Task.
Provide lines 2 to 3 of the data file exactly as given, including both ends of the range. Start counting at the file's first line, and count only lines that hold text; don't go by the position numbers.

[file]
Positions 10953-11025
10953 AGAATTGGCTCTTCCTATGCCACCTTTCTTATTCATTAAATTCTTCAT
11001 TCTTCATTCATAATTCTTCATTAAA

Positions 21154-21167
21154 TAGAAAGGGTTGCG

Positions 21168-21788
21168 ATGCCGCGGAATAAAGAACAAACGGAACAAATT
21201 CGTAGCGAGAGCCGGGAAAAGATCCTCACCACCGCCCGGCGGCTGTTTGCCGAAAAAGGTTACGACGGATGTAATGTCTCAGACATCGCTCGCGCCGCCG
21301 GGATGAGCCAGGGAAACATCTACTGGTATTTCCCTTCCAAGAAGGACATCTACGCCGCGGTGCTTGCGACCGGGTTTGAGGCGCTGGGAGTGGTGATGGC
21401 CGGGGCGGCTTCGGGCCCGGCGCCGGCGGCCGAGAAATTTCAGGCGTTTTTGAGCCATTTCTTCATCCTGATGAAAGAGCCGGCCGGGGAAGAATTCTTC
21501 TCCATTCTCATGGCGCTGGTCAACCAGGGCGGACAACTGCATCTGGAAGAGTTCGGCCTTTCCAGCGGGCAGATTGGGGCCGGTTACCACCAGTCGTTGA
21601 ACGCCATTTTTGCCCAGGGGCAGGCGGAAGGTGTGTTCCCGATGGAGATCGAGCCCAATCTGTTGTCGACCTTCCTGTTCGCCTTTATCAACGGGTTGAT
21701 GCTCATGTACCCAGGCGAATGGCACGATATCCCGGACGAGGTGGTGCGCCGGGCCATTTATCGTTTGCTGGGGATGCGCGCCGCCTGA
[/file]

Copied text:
10953 AGAATTGGCTCTTCCTATGCCACCTTTCTTATTCATTAAATTCTTCAT
11001 TCTTCATTCATAATTCTTCATTAAA